Oh well.  I got in a pair of races at a time much earlier than I usually resume running outdoors, and turned in a pretty good time at one of them.  I feel good about keeping after myself with fitness and staying at least near running condition over the winter.  Now the goal is to knock this quest down to the single digits before summer, and hopefully put it to bed long before August happens.

Written by seeker70

March 28, 2017 at 12:22 pm

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How I’m Managing, or What I Think About When I Think About Trump (pt.2)

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…continued from yesterday…

My research didn’t come out of the blue.  Given what was happening on the political scene last year at this time, it seemed  that a major candidate from one of the parties was saying or doing something that smacked of arrogance on a daily basis.  I found myself flashing to thoughts of Dan most every day last year as this ugly scene unfolded.  The things he said still rang clearly in my head.  Finally, I looked around on the internet.

What I didn’t know at the time of my interview with Dan was that I was talking with the Indiana Teacher of the Year for 1995.  Also, Dan had collected further acclaim as a Milken Educator for some innovating pedagogical strategies he developed and implemented in the Evansville school district.  The Milken Awards people refer to their recognition as the “Oscars” of teaching and seek out “…early-to-mid career education professionals for their already impressive achievements and, more significantly, for the promise of what they will accomplish in the future.”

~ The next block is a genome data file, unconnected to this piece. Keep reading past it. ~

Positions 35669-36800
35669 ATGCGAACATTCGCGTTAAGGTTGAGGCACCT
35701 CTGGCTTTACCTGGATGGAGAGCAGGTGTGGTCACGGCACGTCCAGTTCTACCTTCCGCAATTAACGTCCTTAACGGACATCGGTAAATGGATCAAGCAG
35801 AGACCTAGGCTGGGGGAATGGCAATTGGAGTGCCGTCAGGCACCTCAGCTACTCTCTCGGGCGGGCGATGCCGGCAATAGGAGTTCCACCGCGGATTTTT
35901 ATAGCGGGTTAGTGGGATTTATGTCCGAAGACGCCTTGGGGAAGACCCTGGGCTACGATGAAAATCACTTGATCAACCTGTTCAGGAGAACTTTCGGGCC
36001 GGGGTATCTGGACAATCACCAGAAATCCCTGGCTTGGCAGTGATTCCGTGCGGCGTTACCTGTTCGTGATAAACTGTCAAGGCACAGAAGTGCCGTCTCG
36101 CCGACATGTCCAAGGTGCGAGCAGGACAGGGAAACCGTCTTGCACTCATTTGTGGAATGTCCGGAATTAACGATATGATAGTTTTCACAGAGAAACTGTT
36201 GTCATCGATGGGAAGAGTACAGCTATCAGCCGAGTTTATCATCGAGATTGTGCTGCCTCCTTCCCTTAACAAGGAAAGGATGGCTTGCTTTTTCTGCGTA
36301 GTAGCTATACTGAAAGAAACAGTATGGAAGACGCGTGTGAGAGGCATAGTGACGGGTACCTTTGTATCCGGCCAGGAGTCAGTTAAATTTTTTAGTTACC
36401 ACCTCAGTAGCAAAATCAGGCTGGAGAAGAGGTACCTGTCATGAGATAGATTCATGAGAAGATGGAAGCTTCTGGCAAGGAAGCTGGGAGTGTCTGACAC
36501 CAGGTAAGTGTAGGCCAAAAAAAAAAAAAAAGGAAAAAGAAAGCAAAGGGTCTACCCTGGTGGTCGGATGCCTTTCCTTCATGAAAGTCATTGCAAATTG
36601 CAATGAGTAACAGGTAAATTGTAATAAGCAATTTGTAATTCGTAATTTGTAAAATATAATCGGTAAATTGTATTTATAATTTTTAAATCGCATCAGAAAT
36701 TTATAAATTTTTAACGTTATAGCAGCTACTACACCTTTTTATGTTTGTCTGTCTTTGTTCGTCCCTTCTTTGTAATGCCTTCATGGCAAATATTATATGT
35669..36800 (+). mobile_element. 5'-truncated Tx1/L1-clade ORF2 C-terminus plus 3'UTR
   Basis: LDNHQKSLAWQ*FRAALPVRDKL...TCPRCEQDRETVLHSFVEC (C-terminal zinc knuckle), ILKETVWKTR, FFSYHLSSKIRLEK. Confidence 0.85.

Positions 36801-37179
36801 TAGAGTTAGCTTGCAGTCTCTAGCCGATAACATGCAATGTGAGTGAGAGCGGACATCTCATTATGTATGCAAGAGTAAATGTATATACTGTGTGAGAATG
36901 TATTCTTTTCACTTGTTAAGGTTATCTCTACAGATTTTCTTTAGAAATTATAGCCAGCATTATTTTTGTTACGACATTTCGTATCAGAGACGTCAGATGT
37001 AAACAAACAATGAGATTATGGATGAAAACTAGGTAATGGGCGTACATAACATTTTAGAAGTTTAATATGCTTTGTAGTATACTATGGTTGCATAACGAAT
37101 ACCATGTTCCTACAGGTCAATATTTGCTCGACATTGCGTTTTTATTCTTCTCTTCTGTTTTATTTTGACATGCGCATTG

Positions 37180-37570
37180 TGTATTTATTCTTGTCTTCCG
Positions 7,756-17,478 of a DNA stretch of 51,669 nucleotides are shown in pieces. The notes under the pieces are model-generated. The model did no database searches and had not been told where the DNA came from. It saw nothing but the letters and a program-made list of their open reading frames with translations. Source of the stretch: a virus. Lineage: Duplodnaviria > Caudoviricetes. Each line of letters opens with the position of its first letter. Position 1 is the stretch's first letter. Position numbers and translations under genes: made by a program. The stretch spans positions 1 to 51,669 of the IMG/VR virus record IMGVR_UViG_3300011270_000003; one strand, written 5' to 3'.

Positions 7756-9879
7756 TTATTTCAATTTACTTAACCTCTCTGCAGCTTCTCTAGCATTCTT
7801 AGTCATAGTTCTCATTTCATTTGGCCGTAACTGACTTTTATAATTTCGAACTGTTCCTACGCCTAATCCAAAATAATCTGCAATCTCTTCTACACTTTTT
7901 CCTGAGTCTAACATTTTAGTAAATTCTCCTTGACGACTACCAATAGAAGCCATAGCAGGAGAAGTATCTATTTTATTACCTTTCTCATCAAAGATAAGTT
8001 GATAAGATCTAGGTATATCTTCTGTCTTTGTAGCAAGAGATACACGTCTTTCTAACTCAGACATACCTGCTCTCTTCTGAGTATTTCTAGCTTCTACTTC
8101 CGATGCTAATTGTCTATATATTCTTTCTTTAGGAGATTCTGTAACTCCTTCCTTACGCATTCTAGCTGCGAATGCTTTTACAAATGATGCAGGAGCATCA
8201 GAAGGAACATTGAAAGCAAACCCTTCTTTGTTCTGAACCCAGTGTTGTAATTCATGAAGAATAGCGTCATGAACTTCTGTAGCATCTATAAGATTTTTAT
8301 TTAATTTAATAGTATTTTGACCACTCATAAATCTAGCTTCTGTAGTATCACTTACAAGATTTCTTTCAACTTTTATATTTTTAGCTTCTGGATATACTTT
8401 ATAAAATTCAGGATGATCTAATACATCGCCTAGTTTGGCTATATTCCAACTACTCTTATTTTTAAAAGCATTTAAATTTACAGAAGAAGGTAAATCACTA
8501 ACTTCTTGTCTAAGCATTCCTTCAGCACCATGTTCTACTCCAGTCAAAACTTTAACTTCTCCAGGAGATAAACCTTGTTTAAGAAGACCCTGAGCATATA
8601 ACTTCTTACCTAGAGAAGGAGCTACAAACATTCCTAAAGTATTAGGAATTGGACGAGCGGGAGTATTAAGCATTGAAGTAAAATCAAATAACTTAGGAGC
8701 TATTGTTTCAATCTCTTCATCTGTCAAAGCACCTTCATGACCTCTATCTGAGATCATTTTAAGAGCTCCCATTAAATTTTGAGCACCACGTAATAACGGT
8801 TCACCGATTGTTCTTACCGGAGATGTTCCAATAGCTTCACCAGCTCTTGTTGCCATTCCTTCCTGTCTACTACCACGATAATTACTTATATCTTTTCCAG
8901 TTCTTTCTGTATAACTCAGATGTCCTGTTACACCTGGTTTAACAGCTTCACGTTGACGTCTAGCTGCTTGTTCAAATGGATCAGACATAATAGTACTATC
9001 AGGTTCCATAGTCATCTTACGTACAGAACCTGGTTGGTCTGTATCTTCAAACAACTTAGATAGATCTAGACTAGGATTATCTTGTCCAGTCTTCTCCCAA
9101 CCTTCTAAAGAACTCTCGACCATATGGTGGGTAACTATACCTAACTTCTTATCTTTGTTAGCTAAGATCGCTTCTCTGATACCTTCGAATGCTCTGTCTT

Eventually, Dan left Indiana all together and took a position as a principal at a high school in South Carolina.  He lasted nine years before somebody tested him on the claim he made to me about knowing how to cheat.

I discovered that for his final two years as a principal, Dan changed two hundred and fourteen grades for thirty-three students.  According to what I read, grades were changed from failing to passing, and Dan said he did it to provide motivation to students he felt had worked hard and deserved a break.  His considerations did not, however, include his district’s policies for changing grades.  At least one teacher complained about this to the right people, and those people concluded through an investigation that Dan had done exactly what the teacher accused him of doing.  He not only broke district policy, but state law.  The superintendent demanded Dan resign, and he did.  He later surrendered his administration credentials to the South Carolina Department of Education.